# How to determine whether the postcondition of overridden methods is weaker or stronger if there is no return value?

To reiterate the question - what does it mean to have a weaker or stronger postcondition when overriding a method that only does side effects with another one that only does side effects?

P.S. What about a mix of side effects & return values?

# A Stronger Post-Condition -> Guarantees More

Essentially not only will it do `X`, it will also do `X this way`.

If it returns a type `Shape`, then a stronger post-condition might be that it returns a type `Quadrilateral` which derives from `Shape`.

If it throws an exception, then a stronger post-condition might limit the kinds of exception, or even not throw at all.

Similarly for side-effects. If the original agreement was that it updates some object `Bread` by `Cooking it`, then a stronger post-condition would be to `Cooking it in a Bread Oven`. The former agreement equally permits a flame-thrower, and use of lava.

A more computer sciencey example would be sorting. `void sort(data[])` with the post-condition being that `data` conforms to `for i..datalength-2 -> data[i] <= data[i+1]`.

`void logsort(data[])` implements that agreement, except it has a stronger post-condition: Stable Sort.

A Stable Sort also guarantees that elements that would compare equal maintain there relative order.

``````Given: [ d, c1, a, c2, b, e, c3]
where c1 == c2 == c3, and all the letters sort: a, b, c, d, e

A sort might give:
[ a, b, c3, c1, c2, d, e]
or [ a, b, c1, c3, c2, d, e]
or [ a, b, c2, c3, c1, d, e]
or ...

Log Sort would always give:
[ a, b, c1, c2, c3, d, e]
``````

Log Sort as such has a Stronger Post Condition.

That isn't the only Post-Condition that Log-Sort provides. It also guarantees that it will be finished in `O(NlogN)` (with a sizeable coeffiecient, and overhead for allocating buffer space and move elements around).

Another Sort such as `void quicksort(data[])` also implements the sort guarantees and offers a stronger guarantee by sorting the data in `O(nlogn)` with a worst case of `W(N^2)`.

Generally speaking a quicksort will be faster than a logsort for most unsorted data, at the price of not necessarily maintaining the relative order of equivalent elements. Which means that while both sorts provide stronger post-conditions than is required by `void sort(data[])` they aren't necessarily stronger or weaker than each other.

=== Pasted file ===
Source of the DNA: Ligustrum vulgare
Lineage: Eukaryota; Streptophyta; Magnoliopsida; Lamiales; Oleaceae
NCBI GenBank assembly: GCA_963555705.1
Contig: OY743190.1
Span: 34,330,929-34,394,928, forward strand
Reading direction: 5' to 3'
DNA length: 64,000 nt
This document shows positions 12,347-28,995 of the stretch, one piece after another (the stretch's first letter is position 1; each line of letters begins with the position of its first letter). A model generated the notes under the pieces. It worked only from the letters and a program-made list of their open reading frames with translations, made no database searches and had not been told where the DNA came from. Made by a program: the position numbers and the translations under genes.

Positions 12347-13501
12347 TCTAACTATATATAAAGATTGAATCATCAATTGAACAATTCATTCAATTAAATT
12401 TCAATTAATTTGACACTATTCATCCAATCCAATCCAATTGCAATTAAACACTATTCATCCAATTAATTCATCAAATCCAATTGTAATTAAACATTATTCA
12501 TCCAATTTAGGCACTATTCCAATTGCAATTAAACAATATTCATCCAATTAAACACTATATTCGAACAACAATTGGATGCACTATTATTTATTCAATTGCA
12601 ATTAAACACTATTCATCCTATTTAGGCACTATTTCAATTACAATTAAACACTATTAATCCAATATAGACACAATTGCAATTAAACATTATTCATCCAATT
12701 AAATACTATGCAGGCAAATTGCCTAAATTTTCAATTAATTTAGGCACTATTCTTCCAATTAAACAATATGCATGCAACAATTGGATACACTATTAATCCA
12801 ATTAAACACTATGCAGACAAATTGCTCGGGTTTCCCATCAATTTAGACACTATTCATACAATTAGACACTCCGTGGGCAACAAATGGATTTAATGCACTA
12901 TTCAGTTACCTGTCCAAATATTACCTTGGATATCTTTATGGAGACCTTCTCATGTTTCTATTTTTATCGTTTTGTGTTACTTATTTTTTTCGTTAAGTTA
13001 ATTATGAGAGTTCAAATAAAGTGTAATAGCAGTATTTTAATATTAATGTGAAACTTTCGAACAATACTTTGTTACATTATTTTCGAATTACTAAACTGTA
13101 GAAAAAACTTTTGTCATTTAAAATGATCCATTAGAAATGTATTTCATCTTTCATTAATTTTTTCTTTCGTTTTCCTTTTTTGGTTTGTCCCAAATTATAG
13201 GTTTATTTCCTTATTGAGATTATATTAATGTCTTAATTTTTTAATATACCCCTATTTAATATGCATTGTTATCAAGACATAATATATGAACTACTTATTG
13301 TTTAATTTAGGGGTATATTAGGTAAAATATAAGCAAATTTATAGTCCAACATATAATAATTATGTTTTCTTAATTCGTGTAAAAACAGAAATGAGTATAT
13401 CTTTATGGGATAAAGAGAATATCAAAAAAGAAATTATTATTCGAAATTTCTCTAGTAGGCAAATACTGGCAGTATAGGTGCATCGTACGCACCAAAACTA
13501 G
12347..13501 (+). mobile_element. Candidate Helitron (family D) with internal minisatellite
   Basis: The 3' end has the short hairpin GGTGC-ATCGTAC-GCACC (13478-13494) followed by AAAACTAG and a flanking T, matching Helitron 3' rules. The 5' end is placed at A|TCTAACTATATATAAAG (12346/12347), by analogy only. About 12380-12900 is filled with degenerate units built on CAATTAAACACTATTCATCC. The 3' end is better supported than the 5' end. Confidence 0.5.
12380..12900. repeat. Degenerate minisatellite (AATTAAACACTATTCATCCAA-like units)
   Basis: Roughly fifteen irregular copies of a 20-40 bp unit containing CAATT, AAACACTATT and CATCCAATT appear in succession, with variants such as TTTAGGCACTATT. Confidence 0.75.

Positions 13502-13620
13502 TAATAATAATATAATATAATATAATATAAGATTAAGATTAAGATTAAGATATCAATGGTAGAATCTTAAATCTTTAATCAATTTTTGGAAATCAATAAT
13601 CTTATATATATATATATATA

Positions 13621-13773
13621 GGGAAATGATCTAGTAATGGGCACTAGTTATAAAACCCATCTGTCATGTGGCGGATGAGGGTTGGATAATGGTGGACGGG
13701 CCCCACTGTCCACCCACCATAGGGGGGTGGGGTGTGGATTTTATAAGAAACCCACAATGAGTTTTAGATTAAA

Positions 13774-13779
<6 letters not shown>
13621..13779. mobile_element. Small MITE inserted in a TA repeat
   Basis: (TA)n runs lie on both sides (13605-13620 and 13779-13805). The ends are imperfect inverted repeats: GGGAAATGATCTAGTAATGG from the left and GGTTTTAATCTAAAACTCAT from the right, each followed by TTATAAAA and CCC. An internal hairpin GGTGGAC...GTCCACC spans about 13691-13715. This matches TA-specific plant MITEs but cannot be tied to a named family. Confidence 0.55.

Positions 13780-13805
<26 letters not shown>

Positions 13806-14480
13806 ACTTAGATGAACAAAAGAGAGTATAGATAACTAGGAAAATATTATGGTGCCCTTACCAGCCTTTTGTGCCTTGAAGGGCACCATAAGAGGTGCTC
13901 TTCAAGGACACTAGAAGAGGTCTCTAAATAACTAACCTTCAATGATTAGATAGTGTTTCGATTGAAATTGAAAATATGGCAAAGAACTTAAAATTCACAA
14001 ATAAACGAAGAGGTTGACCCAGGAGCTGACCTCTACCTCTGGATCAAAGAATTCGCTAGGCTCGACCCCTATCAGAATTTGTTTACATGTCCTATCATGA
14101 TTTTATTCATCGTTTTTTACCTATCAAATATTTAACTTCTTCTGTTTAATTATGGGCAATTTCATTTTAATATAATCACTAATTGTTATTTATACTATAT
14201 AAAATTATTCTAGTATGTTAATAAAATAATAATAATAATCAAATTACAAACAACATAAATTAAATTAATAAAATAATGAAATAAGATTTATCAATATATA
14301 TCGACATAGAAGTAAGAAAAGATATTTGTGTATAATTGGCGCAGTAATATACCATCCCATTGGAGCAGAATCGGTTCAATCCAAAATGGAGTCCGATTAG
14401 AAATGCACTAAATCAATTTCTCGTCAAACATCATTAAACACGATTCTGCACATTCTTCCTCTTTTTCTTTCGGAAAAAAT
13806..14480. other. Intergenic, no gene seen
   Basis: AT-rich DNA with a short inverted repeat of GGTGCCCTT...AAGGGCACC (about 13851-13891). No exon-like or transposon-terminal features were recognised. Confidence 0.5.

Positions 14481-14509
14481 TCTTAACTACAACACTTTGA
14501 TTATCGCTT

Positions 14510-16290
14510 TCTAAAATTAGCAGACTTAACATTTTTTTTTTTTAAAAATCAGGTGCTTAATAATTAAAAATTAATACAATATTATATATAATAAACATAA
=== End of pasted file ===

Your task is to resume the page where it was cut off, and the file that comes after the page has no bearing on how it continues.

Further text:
• Beware of context. In this answer, you are defining your post condition based on the order of the elements, and are glossing over the performance. One could argue that your log sort is no longer a quick sort since you're now taking extra time to ensure the order of elements. If the purpose of the quicksort was specifically to be as quick as it can be (which, given the name, is going to be likely), then your post condition has weakened when you observe that performance as the goal (second only to the ordering of the elements itself of course). May 25, 2020 at 9:32
• A good point. It does depend upon what is in the original agreement. I was considering the agreement of `void sort(data[])` with the post-condition being that `data` conforms to `for i..datalength-2 -> data[i] <= data[i+1]` May 25, 2020 at 9:36
• I agree. Maybe its purpose was to be a sort (nothing more), and the simplest one just happens to be called a "quicksort" even though quickness isn't a requirement. In that case, your answer is correct (it could've been called "dumbsort" - which would preclude the issue I pointed out). But if the quickness is a cornerstone of the quicksort's purpose, then its derivations should similarly prioritize quickness as well. May 25, 2020 at 9:39
• @flater Technically quicksort is a N^2 algorithm (at least in its worst case), while logsort is a strict NlogN. Even though in most implementations quicksort will beat a logsort by a margin for most cases simply due to unavoidable overheads in logsort. Though i do take your point, I should have used something like `DumbSort` for illustration. May 25, 2020 at 10:02